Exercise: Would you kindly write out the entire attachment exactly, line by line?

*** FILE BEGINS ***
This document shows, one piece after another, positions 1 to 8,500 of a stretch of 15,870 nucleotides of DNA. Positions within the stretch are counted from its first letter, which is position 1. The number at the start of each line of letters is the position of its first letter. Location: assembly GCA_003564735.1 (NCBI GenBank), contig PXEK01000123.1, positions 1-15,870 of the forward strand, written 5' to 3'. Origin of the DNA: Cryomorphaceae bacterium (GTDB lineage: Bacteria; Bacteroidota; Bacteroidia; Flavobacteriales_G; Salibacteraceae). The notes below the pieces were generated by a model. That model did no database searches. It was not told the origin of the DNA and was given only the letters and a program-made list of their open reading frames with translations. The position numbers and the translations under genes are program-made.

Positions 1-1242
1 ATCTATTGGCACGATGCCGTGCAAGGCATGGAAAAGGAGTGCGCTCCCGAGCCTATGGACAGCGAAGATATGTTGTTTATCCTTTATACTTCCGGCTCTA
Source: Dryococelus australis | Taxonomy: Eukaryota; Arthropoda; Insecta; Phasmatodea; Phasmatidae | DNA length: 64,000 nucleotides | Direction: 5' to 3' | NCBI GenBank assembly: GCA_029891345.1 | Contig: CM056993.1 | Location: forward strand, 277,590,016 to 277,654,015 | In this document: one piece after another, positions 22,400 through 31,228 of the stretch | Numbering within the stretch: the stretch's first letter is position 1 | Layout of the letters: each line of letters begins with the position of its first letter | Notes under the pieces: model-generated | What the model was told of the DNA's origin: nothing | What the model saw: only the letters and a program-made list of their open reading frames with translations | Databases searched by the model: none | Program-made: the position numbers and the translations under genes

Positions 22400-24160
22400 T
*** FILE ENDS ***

This document shows, one piece after another, positions 1 to 8,500 of a stretch of 15,870 nucleotides of DNA. Positions within the stretch are counted from its first letter, which is position 1. The number at the start of each line of letters is the position of its first letter. Location: assembly GCA_003564735.1 (NCBI GenBank), contig PXEK01000123.1, positions 1-15,870 of the forward strand, written 5' to 3'. Origin of the DNA: Cryomorphaceae bacterium (GTDB lineage: Bacteria; Bacteroidota; Bacteroidia; Flavobacteriales_G; Salibacteraceae). The notes below the pieces were generated by a model. That model did no database searches. It was not told the origin of the DNA and was given only the letters and a program-made list of their open reading frames with translations. The position numbers and the translations under genes are program-made.

Positions 1-1242
1 ATCTATTGGCACGATGCCGTGCAAGGCATGGAAAAGGAGTGCGCTCCCGAGCCTATGGACAGCGAAGATATGTTGTTTATCCTTTATACTTCCGGCTCTA
Source: Dryococelus australis | Taxonomy: Eukaryota; Arthropoda; Insecta; Phasmatodea; Phasmatidae | DNA length: 64,000 nucleotides | Direction: 5' to 3' | NCBI GenBank assembly: GCA_029891345.1 | Contig: CM056993.1 | Location: forward strand, 277,590,016 to 277,654,015 | In this document: one piece after another, positions 22,400 through 31,228 of the stretch | Numbering within the stretch: the stretch's first letter is position 1 | Layout of the letters: each line of letters begins with the position of its first letter | Notes under the pieces: model-generated | What the model was told of the DNA's origin: nothing | What the model saw: only the letters and a program-made list of their open reading frames with translations | Databases searched by the model: none | Program-made: the position numbers and the translations under genes

Positions 22400-24160
22400 T